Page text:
HONG KONG – A 190-meter-long cargo ship sank off Hong Kong Wednesday in a strong typhoon that generated towering waves and forced much of the city to shut down, after leaving six dead in the Philippines.
The 21 crew of the bulk carrier Trans Summer abandoned ship as the vessel tipped on its side and sank 80 kilometers southwest of Hong Kong, triggering a rescue that saw them plucked from rough seas by two helicopter teams and a passing ship.
“The waves were 10 to 15 meters (30-50 feet) high. The wind was 90 kilometers per hour,” Samuel Yip of the city’s Flying Service, a pilot who took part in the operation, told AFP.
“The air crew saw the ship was leaning to the left side by about 20 to 30 degrees and started to sink when it tilted almost 90 degrees.”
Alan Loynd, the managing director of Branscombe Marine Consultants, said such ships were designed to withstand extreme weather so something must have gone wrong.
“If there’s an engine breakdown then the ship can get turned broadside on to the weather, then the cargo could shift, forcing the ship over,” he told AFP.
“Once the ship loses control in those sort of severe weather conditions it can quickly turn into a disaster.”
A government spokeswoman said the Marine Department and China’s Guangdong Maritime Safety Administration would hold a joint investigation.
Typhoon Utor left at least six people dead when it swept across the Philippines on Monday, flattening houses and causing flash floods and landslides.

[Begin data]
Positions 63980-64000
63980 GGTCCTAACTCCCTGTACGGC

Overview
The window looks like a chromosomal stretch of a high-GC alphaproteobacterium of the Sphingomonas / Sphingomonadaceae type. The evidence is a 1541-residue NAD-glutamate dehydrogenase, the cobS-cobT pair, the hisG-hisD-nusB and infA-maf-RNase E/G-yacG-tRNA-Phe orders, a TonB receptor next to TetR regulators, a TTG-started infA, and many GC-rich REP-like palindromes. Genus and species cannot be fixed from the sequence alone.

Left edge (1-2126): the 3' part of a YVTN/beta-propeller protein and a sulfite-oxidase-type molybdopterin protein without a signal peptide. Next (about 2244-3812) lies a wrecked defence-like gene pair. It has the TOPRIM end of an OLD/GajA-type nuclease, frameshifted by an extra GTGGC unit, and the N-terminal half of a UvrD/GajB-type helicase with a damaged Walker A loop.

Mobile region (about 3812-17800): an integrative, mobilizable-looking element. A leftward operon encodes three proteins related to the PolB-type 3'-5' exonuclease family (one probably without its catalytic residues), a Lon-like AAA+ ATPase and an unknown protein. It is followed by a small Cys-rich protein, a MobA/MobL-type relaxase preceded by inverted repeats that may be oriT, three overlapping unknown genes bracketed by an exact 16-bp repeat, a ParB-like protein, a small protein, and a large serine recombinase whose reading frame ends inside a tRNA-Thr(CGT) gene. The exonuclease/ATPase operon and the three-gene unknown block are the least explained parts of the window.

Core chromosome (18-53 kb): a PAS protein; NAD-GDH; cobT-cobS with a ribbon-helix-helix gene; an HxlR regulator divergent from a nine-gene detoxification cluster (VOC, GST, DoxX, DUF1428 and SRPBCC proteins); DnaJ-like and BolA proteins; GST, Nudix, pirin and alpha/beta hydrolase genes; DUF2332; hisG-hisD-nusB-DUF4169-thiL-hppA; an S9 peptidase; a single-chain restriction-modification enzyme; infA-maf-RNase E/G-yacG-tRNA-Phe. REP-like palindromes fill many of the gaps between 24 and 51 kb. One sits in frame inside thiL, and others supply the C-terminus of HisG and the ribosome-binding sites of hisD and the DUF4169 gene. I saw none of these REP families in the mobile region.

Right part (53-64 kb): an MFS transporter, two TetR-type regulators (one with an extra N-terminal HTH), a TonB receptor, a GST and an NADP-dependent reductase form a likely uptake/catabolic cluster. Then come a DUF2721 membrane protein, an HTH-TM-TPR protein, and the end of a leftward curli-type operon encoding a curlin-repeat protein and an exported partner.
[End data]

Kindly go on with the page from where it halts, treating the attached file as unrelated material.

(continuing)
As it headed for mainland China, it barrelled past Hong Kong, where it forced the closure of financial markets, schools and businesses, and disrupted hundreds of flights.
Gusts of more than 100 kph were recorded, with rain lashing down, as the Hong Kong Observatory hoisted a “Number 8” storm warning in the early hours of Wednesday — the third-highest level.
As the typhoon skirted the city about 240 kmto the southwest, the observatory downgraded the warning in the afternoon to “Number 3”, indicating strong winds.
The Airport Authority said almost half of the day’s flights were disrupted, with 118 cancelled and another 320 delayed.
Ferry services to outlying islands and mainland China were halted in the morning, stranding passengers at various terminals.
A government spokesman said six people were treated in public hospitals for storm-related injuries and there were six cases of minor flooding.
Hong Kong’s streets were quiet for much of the day, with many workers staying home as businesses and schools were shuttered.
As the storm passed more people began venturing out, umbrellas hoisted, and the city returned to normal.
However, the Hong Kong stock exchange had already cancelled Wednesday’s session and schools remained shut for the afternoon.
Utor made landfall near Yangjiang in China’s Guangdong province and was forecast to move northwest at about 14 kilometres per hour inland, the observatory said.
In the Philippines, the National Disaster Risk Reduction and Management Council said the death toll had risen to six, with five people still missing as rescuers rushed to reach areas isolated by the storm.
Two people were confirmed dead in the central island of Cebu after they were washed away by a flash flood while two fishermen drowned in the eastern town of Casiguran, the hardest hit by the storm, the council said.
In the northern Philippines one man was crushed by a landslide while another man drowned, the council said in a statement. Five people, mostly fishermen, were listed as missing.
Almost 42,000 people were still homeless in the Philippines after Utor toppled light structures, ripped the roofs off homes and buildings, and inundated farms, the council said. Some towns were cut off by landslides or fallen trees.
As the weather cleared, relief agencies sent workers and supplies to the ravaged towns while heavy equipment was deployed to clear the roads.
Hundreds of people die from the roughly 20 typhoons or tropical storms that strike the Philippines each year.
Utor hit land with wind gusts reaching 200 kph early Monday, making it the strongest storm this year, according to the Philippine weather bureau.